This FX Veteran Predicts the Dollar Will Plunge
(Bloomberg Markets) -- The biggest currency trade in the world can fit on an index card, according to a 40-year veteran of the foreign exchange market.
Ulf Lindahl, chief executive officer of A.G. Bisset Associates LLC, predicts the dollar will plunge about 40 percent against the euro by 2024. The currency manager’s reasoning is straightforward—since the 1970s, the dollar has been repeating a 15-year cycle of losses and gains, and the pattern is replaying now. To some, Lindahl’s call may seem outlandish and his reasoning overly simple. But after last year’s 9 percent slide—and with Bridgewater Associates’ Ray Dalio in September predicting a dramatic dollar drop—Lindahl’s view may not be as far out as it once appeared.
“We should see a very substantial decline in the dollar,” the 64-year-old says in an interview in August at his five-person office in Norwalk, Conn. “It has massive implications for all the financial markets,” potentially triggering a sell-off in stocks and a rally in commodity prices. Investors piled into the greenback this year, boosting it almost 2 percent as U.S. growth outpaced that of its global peers and the Federal Reserve raised interest rates.
Lindahl, who hedges foreign exchange risk for pension funds and family offices in the U.S. and Europe, turned negative on the currency in 2016, bucking a strong bullish consensus as the dollar rose. To illustrate his contrarian view, he printed out index cards charting the dollar’s long-term pattern against the euro and handed them out at industry conferences and cocktail parties. His prediction for a huge dollar slump was often met with: “Are you serious?”
But others found the picture compelling. It sparked meetings with potential clients and prompted debates with existing customers. Lindahl was emboldened in 2017 when the dollar sank and speculators bet that synchronized global growth would spur other central banks to catch up with the Fed.
“When investors learn about the 15-year cycle, they are initially skeptical and doubt it exists,” even though they acknowledge other patterns such as the business cycle, Lindahl wrote in an August report. The failure to accept this logic, alongside the potential correction in equities, creates the “riskiest investment climate in 45 years” for non-U.S. investors who haven’t adequately hedged for the currency’s reversal, he says.
The dollar’s decline last year was only the beginning, according to Lindahl. He sees it falling as far as $2 per euro and 75 yen per dollar by 2024, declines of about 41 percent and 33 percent, respectively, from September. That’s a big departure from the median forecast of analysts surveyed by Bloomberg, who see the euro at $1.28 in 2022. The dollar slid 0.2 percent to 1.1587 per euro as of 11 a.m. Monday in New York. It was down 0.4 percent at 111.76 yen.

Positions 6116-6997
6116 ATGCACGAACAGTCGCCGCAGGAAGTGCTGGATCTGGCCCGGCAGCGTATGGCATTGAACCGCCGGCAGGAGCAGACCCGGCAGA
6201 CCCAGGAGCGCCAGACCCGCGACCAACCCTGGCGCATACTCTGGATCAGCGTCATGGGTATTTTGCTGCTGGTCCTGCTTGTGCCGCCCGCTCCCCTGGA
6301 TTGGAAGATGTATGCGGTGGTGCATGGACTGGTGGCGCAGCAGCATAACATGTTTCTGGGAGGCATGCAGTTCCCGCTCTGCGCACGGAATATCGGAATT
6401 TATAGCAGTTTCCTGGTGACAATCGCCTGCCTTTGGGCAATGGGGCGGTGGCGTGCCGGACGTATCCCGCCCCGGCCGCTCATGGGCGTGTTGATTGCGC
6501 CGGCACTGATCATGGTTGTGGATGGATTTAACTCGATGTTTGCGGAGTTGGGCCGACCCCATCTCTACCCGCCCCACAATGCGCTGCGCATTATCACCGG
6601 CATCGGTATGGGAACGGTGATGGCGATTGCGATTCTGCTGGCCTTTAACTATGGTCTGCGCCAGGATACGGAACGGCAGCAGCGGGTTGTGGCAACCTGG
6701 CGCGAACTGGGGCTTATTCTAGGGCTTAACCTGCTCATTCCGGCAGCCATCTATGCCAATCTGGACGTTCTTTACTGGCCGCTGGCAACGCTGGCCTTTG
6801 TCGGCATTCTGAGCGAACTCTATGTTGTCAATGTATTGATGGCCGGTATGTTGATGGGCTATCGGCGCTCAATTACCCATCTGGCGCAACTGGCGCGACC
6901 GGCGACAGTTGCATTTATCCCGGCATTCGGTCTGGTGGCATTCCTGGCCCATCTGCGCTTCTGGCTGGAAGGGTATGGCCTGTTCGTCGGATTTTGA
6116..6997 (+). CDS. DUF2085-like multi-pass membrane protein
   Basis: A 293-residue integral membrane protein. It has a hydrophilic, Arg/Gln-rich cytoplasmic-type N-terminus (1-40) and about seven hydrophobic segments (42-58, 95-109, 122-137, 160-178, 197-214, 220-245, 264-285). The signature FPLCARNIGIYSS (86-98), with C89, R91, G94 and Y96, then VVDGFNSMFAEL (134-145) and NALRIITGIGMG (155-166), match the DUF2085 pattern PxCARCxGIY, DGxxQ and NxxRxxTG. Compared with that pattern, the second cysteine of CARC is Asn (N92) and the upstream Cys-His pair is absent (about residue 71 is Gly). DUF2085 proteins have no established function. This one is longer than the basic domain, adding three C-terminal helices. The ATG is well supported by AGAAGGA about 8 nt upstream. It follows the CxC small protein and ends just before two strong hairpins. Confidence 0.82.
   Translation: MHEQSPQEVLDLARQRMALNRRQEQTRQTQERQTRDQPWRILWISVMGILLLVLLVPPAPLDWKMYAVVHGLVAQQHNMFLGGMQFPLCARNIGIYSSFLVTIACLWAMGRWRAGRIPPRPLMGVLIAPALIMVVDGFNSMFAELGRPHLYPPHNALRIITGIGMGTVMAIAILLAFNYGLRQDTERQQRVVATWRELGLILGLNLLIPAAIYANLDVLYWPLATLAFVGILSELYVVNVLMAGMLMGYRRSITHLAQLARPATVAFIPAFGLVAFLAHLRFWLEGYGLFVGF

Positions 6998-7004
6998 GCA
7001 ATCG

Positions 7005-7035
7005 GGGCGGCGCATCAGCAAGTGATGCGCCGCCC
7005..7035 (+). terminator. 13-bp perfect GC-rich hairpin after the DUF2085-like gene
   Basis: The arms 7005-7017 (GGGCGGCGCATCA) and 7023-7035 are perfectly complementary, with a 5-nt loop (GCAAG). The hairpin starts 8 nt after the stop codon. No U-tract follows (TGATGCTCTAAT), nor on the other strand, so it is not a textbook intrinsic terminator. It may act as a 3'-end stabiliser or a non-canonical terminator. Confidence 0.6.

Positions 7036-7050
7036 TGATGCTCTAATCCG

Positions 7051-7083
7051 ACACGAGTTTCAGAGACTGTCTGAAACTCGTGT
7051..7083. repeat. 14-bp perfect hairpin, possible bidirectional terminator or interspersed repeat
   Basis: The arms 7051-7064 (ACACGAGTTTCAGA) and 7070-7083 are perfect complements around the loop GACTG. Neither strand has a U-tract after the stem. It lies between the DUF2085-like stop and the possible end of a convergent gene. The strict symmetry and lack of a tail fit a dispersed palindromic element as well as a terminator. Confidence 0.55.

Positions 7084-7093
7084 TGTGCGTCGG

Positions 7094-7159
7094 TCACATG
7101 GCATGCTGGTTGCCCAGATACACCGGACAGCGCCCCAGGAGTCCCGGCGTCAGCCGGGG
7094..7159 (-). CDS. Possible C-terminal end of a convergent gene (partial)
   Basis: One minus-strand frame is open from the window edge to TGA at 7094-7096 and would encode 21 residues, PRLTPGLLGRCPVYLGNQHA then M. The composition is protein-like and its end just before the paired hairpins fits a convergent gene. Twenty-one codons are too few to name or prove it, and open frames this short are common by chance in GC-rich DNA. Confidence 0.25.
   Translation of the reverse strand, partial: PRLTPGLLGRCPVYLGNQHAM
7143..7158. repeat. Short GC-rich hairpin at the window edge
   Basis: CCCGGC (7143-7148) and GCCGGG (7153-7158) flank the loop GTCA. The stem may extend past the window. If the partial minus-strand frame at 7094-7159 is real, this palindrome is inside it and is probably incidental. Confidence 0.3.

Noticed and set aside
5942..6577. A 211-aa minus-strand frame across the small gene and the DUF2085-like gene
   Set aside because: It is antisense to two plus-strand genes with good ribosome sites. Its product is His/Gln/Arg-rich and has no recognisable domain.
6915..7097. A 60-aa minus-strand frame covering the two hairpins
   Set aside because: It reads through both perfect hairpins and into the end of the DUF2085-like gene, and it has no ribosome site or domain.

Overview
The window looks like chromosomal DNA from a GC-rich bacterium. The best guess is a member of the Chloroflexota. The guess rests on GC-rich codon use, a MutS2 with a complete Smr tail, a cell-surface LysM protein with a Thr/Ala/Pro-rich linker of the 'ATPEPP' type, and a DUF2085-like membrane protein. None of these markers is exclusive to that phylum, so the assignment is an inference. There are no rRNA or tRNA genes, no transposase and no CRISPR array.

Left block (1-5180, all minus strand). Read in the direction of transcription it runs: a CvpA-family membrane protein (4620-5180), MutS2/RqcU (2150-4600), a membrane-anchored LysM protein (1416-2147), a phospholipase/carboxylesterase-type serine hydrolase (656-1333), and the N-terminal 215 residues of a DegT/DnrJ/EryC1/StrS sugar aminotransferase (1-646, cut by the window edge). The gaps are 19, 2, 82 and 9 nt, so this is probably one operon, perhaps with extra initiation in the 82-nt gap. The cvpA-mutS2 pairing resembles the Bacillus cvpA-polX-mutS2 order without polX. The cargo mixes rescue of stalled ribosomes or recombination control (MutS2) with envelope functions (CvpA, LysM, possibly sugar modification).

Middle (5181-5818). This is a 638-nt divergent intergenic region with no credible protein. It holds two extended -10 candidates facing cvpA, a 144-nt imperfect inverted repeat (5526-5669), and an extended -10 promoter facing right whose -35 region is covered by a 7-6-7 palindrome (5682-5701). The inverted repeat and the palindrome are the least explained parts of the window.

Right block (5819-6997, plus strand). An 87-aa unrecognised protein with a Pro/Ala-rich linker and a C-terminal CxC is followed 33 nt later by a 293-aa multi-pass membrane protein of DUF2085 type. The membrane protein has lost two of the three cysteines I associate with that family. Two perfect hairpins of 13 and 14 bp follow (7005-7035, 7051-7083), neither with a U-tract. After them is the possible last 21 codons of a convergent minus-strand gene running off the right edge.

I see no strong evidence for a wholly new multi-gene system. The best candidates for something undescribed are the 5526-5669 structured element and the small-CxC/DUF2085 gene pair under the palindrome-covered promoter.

That outlier call contrasts with Lindahl’s self-professed “steady Eddie” disposition. In his spare time, he collects and exhibits Ethiopian stamps, inspired by a childhood spent in the African country before returning to his native Sweden. His office walls are decorated with framed letters from clients responding to the firm’s predictions, which were later proved right. A.G. Bisset’s approach has helped its clients pick up about 100 basis points per year on their portfolios over the last 25 years, Lindahl says.
Yet he’s no stranger to bold moves. As a college student at the Stockholm School of Economics in 1977, he answered a bulletin board ad for a job on Wall Street. Lindahl got an interview on a Thursday, picked up a visa on Friday, bought a suit at H&M over the weekend, and landed in New York on Monday. After a few years at an investment adviser analyzing currencies and equities, he co-founded A.G. Bisset in 1981.
These days, the foreign exchange manager only trades currency forwards every two to four months. And even though he’s convinced the dollar will drop in coming years, he sometimes makes tactical bets to buy it over several weeks when it’s fallen too far or too fast.
The dollar’s impending sell-off comes down to a model of its historical pattern and the idea that the currency will revert to a mean when it gets too cheap or too expensive, Lindahl says. While these are well-worn concepts in markets and economics, he says investors still resist that logic, arguing that an historical pattern isn’t a good enough reason to place a future bet.
For those clients who seek an economic rationale, Lindahl points to bearish factors that will weigh on the greenback: a likely slowdown in U.S. growth that will curb Fed interest-rate increases, peaking U.S. equities and Treasury yields, political turmoil, and the dollar’s overvaluation on a purchasing-power-parity basis against almost all major currencies.
But really, the dollar should drop simply because it’s going to follow the rhythm of the past four decades, says Lindahl, who cites as an influence The Great Wave: Price Revolutions and the Rhythm of History, by historian David Hackett Fischer. Even though the greenback has climbed this year, defying his view, Lindahl’s conviction in the 15-year cycle hasn’t wavered. “I don’t feel lonely and in the wilderness,” he says. “I never lose sleep.”
Nguyen covers FX at Bloomberg News in New York. With Owen Minde
©2018 Bloomberg L.P.